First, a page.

The Humility of Mary
“He will be great, and will be called the Son of the Most High, and the Lord God will give to him the throne of his ancestor David. He will reign over the house of Jacob forever, and of his kingdom there will be no end. Mary said to the angel, ‘How can this be, since I am a virgin?’ The angel said to her, ‘The Holy Spirit will come upon you, and the power of the Most High will overshadow you; therefore the child to be born will be holy; he will be called Son of God’ (Luke 1:32-35).
These words about the kingly character of the child were references to several prophecies in the Old Testament dealing with the messianic ideal. The Old Testament affirms that the Messiah would come from the family of David to rule over the house of Israel with an everlasting kingdom. Jeremiah spoke of this new king, “the days are surely coming, says the LORD, when I will raise up for David a righteous Branch, and he shall reign as king and deal wisely, and shall execute justice and righteousness in the land” (Jeremiah 23:5).
Mary understood the words of the angel to refer to the promised Messiah, and this understanding led her to ask a question. This question does not imply doubt, as in the case of Zechariah (Luke 1:18), but it implies her need to know and understand the meaning of this revelation. Since she was not married, how were the words of the angel to be accomplished in her life?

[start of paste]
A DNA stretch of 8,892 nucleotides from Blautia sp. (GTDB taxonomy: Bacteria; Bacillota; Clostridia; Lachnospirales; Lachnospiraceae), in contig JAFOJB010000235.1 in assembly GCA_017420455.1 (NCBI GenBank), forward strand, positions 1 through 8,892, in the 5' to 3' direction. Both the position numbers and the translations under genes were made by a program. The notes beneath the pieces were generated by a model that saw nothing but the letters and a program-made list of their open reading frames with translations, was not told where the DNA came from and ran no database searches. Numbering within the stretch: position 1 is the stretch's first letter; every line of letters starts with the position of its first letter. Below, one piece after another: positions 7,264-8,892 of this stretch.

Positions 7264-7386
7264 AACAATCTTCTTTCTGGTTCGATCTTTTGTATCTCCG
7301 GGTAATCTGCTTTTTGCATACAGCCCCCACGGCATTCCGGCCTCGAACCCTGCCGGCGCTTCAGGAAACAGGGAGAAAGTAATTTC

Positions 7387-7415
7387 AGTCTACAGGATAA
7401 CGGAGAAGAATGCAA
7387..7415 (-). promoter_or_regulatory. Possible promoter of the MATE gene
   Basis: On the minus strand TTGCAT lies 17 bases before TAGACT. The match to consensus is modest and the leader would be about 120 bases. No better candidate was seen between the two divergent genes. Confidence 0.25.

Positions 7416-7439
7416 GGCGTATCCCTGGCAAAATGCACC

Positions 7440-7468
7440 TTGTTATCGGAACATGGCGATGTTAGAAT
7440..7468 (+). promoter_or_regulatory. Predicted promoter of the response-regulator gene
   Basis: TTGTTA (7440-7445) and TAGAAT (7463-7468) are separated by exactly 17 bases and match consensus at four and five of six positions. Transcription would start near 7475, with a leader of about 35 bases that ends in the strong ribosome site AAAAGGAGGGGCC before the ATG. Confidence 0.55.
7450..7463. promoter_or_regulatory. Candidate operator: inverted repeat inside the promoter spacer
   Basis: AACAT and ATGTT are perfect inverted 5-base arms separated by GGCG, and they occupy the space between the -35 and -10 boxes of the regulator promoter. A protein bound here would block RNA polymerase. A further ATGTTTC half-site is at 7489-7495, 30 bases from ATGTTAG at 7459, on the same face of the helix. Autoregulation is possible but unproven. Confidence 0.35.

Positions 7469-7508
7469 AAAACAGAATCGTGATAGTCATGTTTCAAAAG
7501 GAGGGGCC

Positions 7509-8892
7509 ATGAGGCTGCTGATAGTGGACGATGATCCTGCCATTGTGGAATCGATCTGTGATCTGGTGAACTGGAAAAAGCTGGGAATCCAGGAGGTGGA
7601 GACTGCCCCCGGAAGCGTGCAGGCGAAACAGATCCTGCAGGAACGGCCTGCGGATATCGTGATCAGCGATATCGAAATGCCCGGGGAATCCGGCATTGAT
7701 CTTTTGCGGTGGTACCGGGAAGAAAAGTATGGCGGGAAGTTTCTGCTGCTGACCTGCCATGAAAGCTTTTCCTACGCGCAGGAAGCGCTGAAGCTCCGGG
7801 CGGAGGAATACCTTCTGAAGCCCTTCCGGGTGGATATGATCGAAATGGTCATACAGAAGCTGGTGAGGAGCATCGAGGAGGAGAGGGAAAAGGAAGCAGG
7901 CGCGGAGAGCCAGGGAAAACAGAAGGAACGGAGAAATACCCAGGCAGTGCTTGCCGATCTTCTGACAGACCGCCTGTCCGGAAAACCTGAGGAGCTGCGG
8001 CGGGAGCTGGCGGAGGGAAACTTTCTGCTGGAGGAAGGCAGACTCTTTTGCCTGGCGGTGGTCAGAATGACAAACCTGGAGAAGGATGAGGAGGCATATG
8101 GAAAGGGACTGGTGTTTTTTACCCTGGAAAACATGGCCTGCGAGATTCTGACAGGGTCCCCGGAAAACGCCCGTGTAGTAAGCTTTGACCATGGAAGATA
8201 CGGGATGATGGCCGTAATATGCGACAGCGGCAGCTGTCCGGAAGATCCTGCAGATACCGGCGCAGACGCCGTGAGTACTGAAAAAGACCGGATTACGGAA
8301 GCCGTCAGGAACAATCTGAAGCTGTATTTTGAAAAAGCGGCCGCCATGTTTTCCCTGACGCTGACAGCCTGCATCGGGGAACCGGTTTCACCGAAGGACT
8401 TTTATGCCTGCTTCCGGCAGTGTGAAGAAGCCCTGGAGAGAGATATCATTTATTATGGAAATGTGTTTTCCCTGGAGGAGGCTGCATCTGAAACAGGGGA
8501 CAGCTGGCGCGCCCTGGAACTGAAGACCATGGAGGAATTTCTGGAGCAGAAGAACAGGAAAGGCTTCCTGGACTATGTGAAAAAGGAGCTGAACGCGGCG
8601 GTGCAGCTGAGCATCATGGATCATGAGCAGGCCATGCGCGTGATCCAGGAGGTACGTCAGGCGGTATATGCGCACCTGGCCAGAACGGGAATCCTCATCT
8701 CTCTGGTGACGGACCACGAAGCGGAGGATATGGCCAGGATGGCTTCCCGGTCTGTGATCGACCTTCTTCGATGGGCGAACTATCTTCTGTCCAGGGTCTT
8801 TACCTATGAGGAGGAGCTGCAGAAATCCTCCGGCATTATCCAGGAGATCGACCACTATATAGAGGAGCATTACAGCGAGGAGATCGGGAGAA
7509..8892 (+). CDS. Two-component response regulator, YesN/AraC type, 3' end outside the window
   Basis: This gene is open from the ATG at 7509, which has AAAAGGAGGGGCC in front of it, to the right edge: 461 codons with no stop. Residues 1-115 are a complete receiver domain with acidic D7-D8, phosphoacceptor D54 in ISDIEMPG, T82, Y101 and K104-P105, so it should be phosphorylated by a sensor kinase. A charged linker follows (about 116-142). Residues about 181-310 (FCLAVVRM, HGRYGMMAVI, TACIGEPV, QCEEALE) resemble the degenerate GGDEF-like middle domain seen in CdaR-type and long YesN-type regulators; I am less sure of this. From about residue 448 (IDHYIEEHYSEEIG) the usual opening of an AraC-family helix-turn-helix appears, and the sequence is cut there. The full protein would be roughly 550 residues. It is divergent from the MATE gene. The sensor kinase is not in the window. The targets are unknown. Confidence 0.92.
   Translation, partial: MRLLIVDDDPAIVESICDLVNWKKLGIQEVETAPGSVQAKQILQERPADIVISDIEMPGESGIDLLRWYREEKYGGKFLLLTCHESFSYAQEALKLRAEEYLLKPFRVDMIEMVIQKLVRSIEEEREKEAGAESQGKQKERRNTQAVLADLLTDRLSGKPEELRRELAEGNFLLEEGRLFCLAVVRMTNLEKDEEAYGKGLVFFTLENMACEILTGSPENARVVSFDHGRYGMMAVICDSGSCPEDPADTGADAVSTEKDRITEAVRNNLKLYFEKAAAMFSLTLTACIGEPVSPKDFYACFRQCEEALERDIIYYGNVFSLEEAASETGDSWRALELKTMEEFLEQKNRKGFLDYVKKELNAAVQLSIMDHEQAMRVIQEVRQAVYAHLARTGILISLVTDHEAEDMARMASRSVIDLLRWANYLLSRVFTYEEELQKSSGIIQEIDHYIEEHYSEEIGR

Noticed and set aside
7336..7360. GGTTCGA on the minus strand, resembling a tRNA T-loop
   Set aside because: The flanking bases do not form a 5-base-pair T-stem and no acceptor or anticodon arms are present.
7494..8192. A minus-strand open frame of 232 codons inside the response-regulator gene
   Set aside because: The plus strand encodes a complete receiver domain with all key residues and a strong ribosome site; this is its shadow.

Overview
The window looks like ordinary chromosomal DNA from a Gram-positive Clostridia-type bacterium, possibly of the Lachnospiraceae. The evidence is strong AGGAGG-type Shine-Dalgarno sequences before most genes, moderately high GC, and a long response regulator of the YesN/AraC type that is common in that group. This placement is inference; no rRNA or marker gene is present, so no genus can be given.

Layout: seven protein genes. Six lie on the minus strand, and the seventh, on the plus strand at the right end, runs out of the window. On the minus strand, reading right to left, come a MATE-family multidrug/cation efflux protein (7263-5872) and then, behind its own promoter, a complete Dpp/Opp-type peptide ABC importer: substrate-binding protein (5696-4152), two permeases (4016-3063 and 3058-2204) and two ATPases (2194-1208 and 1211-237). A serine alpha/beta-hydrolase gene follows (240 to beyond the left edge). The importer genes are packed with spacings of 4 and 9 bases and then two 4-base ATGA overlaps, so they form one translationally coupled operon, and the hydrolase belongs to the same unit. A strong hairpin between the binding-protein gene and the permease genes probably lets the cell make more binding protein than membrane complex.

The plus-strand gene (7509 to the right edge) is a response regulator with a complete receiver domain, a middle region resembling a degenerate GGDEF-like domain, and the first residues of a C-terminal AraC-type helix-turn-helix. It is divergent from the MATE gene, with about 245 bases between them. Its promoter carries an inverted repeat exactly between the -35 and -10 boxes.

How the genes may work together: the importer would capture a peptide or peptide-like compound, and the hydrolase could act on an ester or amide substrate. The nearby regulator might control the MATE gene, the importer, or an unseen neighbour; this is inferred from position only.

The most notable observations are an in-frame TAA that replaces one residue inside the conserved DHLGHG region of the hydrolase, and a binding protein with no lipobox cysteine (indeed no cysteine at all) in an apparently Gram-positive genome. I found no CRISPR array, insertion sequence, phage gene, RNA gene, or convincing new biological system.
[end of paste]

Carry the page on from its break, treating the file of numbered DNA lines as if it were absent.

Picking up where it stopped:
Gabriel once again calmed her fear by declaring that her pregnancy would be the supernatural work of the Holy Spirit. This declaration of the angel was a reference to the manifestation of God to Israel (Exodus 40:34).
Thus, by this divine action, the Holy Spirit would come upon Mary and would be present in her as he was upon the Tabernacle, and Mary’s child who would be in the temple of her womb would be God himself.
The Obedience of Mary
“And now, your relative Elizabeth in her old age has also conceived a son; and this is the sixth month for her who was said to be barren. For nothing will be impossible with God. Then Mary said, ‘Here am I, the servant of the Lord; let it be with me according to your word.’ Then the angel departed from her” (Luke 1:36-38).
The angel provided Mary with a sign in order to indicate that his words were true. Elizabeth, who was her relative, was also expecting a child. She, who was old and barren, had conceived by the same power now at work in Mary’s life. Both Mary and Elizabeth had conceived because nothing is impossible with God. The same God who made the barren to conceive was the same God who would allow the virgin to conceive.
Faced with the divine will and willing to obey the divine purpose, Mary accepted this wonderful revelation, making herself available to God’s purpose. She called herself “the handmaid of the Lord” (Luke 1:18). In a world where slaves had no choice, they had to obey the will of their masters. Mary, however, had a choice, but before such a magnificent demonstration of divine grace, Mary had no other desire than to obey God’s will.
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Emeritus Professor of Old Testament
Northern Baptist Seminary